Despite the logic of his advice, that is easier said than done. Countless leaders, in all walks of organizations, have succumbed to poor moral decision-making. In an ever more competitive global economy, with the world’s militaries perpetually teetering between peace and war, the U.S. needs every advantage it can muster. Yet too many careers of America’s brightest minds, both civilian and military, are cut short due to moral misdeeds.
Staying on Course
Caslen offered some pointers on how he managed to avoid this fate over more than four decades as an Army officer.
“Habits of the mind will determine where you tread on the ground,” he said. Honorable morals yield honorable actions. “It’s like holding a cup of coffee: When someone in a compromising moment bumps your elbow, what’s in that cup is going to spill out, whether you want it to or not.”
As a man of faith, he also reads the Bible daily, having read the Good Book from cover to cover on a 21-month deployment.
He is also emphatic: Having a strong accountability partner is key. Perhaps his strongest accountability partner is his wife of over 40 years.
During years of separation they endured through his long military career, Caslen tried to write a letter home or get in a phone call every day while he was gone. Keeping in touch was crucial to maintaining the family’s strong relationship.
While serving as a battalion commander during Operation Desert Shield, he recalled not talking to Shelly for nearly seven months, except for writing letters. And when his unit finally got access to phones, they were only able to talk for five minutes. “I remember waiting in line three hours for a five-minute phone call,” he recalled.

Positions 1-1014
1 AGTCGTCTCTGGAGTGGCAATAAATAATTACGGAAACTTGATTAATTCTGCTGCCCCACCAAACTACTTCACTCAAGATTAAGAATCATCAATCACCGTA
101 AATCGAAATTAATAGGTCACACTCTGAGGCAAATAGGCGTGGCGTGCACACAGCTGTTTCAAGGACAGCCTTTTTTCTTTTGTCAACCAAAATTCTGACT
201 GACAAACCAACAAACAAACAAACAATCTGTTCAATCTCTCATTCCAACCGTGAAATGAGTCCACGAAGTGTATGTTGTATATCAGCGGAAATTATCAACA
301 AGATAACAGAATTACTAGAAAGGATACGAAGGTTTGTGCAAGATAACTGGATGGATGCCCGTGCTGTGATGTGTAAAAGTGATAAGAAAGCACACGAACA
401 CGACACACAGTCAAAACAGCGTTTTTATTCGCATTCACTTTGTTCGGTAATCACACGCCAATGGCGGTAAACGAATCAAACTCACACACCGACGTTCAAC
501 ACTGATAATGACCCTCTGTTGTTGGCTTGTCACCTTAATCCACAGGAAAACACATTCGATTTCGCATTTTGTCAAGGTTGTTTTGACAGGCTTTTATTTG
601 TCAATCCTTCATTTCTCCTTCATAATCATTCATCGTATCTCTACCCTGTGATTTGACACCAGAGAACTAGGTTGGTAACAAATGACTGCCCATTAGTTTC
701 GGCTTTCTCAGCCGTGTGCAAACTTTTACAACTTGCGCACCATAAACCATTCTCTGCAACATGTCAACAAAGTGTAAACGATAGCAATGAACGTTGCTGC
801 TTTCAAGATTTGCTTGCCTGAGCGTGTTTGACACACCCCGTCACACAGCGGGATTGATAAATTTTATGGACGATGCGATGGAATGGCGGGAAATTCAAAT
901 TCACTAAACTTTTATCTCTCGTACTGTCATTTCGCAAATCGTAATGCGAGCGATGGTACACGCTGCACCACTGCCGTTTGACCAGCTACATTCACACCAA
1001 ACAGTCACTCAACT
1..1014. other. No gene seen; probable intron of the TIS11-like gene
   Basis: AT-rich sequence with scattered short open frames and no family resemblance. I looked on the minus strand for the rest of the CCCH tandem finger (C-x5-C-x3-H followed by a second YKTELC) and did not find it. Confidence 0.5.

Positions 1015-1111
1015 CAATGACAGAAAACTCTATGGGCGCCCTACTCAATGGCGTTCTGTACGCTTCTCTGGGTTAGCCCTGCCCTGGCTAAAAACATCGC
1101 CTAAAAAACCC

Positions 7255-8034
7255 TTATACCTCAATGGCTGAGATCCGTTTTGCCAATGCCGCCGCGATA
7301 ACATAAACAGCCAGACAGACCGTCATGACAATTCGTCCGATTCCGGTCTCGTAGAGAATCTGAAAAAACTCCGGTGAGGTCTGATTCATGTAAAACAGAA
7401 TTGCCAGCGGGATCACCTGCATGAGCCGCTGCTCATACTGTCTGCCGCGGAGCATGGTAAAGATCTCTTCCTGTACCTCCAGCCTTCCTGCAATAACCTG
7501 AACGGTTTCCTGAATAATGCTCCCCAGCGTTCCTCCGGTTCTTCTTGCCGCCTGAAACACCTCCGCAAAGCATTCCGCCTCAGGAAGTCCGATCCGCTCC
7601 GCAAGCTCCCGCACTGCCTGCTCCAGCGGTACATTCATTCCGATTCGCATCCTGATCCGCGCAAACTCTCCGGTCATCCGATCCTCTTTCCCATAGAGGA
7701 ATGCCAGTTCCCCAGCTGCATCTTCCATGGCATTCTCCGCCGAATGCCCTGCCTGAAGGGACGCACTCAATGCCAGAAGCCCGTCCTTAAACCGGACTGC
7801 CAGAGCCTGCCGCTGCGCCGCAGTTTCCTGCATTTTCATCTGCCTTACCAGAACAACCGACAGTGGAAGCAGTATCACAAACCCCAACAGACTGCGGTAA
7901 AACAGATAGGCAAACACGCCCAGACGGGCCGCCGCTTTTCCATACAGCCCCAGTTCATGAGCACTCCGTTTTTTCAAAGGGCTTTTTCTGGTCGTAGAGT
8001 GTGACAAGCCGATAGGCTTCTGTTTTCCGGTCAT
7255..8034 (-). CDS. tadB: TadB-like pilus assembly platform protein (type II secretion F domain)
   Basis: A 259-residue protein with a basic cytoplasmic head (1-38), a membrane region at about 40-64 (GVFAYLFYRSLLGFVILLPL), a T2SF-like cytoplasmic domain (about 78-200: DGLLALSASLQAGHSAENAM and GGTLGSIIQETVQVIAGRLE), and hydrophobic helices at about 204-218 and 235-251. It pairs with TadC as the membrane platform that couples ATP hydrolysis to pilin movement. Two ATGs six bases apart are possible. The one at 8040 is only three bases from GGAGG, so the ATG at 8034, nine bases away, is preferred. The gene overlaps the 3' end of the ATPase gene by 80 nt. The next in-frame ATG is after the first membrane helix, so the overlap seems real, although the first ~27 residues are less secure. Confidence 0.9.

Importance of Family
However, in a demanding organization like the military, values-based priorities are critical, Caslen said. Successful careers only bring more demands, primarily in the form of time and energy that could be used to strengthen family bonds. In situations like these, it’s not uncommon to see people place family priorities behind career advancement.
Throughout his time in service, Caslen told each of his teams to make family the priority. “You don’t impress me by working late, and you don’t impress me by staying in the office until I leave. When you finish your work, go home. Sit down at the dinner table with your family and talk about how your day went. Then tuck the kids into bed and read them a story, so that the last thing in their minds is mom or dad talking to them and reading them a story. Then sit with your spouse, have a cup of coffee, talk about how your day went, and listen.”
In his farewell to Congress in 1951, one of West Point’s most famous superintendents, Gen. Douglas Mac-
Arthur, famously closed his career by saying: “I still remember the refrain of one of the most popular barrack ballads … which proclaimed most proudly that ‘old soldiers never die; they just fade away.’
“And like the old soldier of that ballad, I now close my military career and just fade away, an old soldier who tried to do his duty as God gave him the light to see that duty.
In the balmy night air of the porch at Quarters 100, the voices of thousands of cadets could be heard calling cadences in the distance as they marched back to their barracks to sleep before another day of training for war. It was growing late and the cadences finally stopped. “You know, we’re really going to miss this, Shelly,” Caslen said to his wife. “I know, Bob,” she replied.